# Optimize pairings of two types of points with respect to the maximum distance inside any pair

I'm trying to find an efficient algorithm for the following problem:

Given two different sets, both of size $$N$$. Each element in the two sets has coordinates $$(x,y)$$. The task is to optimize the pairings between these two sets such that the maximum distance between the paired elements given a pairing, is minimized. I have only found algorithms that deal with the squared sum of all distances between paired elements or the smallest distance between any two points from the two different sets.

For example: Given a list of $$N$$ pair of points that are associated with locations $$(x_0,y_0), (x_1,y_1), (x_2,y_2),\dotsc,( x_{n-1},y_{n-1})$$, name them $$a_0,a_1,a_2,\dotsc,a_{N-1}$$ accordingly.

And another list of $$N$$ pairs of different points (locations) $$(x_0,y_0), (x_1,y_1), (x_2,y_2),\dotsc,( x_{n-1},y_{n-1})$$, name them $$b_0,b_1,b_2,\dotsc,b_{N-1}$$ accordingly.

How can I pair all elements (each element is a pair of points) from list 1 $$(a_0,a_1,a_2\dotsc,a_{N-1})$$ to the other elements in list 2 $$(b_0,b_1,b_2,\dotsc,b_{N-1})$$ so that we chose the shortest distances? eventually, I'd need to print the maximum distance among all minimum distances (that we have found for each of the elements).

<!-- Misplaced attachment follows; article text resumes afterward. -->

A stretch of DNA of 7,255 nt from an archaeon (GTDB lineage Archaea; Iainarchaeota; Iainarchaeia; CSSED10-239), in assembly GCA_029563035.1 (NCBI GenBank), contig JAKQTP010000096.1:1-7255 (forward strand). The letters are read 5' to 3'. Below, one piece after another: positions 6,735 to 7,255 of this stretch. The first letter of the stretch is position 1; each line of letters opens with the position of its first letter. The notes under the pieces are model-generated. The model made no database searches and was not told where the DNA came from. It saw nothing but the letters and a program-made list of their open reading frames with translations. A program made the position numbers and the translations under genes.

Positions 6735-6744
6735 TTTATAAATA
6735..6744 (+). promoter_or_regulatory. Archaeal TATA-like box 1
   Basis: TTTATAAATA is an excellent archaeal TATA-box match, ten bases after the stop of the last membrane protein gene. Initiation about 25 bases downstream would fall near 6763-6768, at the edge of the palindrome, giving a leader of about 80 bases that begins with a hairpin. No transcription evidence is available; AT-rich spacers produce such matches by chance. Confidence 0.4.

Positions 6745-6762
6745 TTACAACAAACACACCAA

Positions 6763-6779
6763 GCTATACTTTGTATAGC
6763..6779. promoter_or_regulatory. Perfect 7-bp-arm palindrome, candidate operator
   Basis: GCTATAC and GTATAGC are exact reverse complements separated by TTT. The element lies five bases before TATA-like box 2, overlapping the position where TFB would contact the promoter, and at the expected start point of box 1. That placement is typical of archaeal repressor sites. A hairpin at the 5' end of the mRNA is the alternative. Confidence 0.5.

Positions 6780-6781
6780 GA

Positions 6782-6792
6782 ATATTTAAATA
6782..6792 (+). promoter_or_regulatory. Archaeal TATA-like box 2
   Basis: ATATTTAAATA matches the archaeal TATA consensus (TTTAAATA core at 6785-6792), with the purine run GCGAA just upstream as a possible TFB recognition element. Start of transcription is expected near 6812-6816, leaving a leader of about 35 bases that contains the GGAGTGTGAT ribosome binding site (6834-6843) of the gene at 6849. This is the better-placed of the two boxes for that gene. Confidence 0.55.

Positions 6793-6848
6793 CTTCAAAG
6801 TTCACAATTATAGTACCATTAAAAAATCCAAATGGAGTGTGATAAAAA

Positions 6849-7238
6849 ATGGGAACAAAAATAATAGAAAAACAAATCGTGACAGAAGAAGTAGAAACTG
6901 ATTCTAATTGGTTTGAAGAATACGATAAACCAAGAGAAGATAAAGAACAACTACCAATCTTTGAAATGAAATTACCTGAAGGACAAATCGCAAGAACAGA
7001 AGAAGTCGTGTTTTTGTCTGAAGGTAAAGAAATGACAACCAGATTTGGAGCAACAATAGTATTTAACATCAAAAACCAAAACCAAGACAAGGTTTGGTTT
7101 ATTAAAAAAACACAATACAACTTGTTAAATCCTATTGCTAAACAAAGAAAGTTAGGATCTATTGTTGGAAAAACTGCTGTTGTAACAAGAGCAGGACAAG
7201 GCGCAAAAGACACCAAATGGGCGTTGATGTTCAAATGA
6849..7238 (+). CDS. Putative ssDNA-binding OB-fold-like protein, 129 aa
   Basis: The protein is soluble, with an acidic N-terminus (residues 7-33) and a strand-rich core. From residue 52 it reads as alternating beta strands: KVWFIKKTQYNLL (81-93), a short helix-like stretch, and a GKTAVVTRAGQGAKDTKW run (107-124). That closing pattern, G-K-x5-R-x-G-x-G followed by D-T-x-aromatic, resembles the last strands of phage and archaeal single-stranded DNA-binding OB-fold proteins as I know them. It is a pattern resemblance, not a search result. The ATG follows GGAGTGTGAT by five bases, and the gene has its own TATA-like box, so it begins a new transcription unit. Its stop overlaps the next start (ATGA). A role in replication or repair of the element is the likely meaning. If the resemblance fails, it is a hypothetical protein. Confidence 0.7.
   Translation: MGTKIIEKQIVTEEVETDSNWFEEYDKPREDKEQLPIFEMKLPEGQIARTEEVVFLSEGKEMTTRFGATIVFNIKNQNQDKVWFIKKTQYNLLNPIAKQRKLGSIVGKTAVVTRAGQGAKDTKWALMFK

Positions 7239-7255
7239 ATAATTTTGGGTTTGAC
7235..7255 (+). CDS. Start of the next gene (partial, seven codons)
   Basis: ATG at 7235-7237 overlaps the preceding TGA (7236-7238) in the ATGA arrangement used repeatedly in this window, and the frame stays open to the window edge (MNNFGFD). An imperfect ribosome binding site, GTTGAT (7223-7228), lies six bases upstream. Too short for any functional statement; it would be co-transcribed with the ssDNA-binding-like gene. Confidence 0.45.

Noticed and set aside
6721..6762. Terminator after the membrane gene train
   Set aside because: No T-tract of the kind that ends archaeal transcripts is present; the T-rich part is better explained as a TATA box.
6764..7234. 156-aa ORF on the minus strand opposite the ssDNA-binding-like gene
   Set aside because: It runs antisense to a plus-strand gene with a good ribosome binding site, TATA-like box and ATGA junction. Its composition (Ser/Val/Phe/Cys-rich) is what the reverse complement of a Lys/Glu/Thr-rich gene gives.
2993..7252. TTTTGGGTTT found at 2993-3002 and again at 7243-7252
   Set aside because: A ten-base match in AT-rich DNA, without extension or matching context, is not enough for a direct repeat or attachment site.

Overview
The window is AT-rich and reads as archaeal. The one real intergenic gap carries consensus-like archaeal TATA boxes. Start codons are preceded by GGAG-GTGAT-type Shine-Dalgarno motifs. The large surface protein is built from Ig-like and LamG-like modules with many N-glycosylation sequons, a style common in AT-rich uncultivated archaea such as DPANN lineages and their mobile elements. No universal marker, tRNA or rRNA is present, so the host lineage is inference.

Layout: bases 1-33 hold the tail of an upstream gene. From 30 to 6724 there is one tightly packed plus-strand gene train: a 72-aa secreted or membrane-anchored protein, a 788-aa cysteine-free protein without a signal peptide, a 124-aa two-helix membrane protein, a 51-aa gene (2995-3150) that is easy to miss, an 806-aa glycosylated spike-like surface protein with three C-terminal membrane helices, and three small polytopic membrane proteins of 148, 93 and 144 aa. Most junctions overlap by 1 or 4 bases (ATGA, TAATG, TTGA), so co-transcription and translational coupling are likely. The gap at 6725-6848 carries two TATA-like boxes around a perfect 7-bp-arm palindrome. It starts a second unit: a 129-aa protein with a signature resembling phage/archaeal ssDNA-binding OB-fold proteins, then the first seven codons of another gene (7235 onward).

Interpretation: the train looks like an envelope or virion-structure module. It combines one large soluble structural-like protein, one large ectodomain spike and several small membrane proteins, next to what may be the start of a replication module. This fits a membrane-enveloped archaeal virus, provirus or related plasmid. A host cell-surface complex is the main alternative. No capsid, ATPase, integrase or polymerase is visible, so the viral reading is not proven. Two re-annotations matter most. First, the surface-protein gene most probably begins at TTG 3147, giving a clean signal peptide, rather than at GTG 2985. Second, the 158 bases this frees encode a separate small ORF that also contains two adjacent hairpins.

Any idea how can this be achieved in reasonable run time? or name an algorithm that might help here.

You can solve this bottleneck assignment problem via integer linear programming as follows. Let $$d_{i,j}$$ be the distance between $$a_i$$ and $$b_j$$. Let binary decision variable $$z_{i,j}$$ indicate whether $$a_i$$ is paired with $$b_j$$. Let $$m$$ represent the maximum distance between paired elements. The problem is to minimize $$m$$ subject to linear constraints: \begin{align} \sum_j z_{i,j} &= 1 &&\text{for all i} \tag1 \\ \sum_i z_{i,j} &= 1 &&\text{for all j} \tag2 \\ m &\ge d_{i,j} z_{i,j} &&\text{for all i and j} \tag3 \\ \end{align} Constraint $$(1)$$ matches $$a_i$$ to exactly one $$b_j$$. Constraint $$(2)$$ matches $$b_j$$ to exactly one $$a_i$$. Constraint $$(3)$$ enforces $$z_{i,j}=1 \implies m \ge d_{i,j}$$.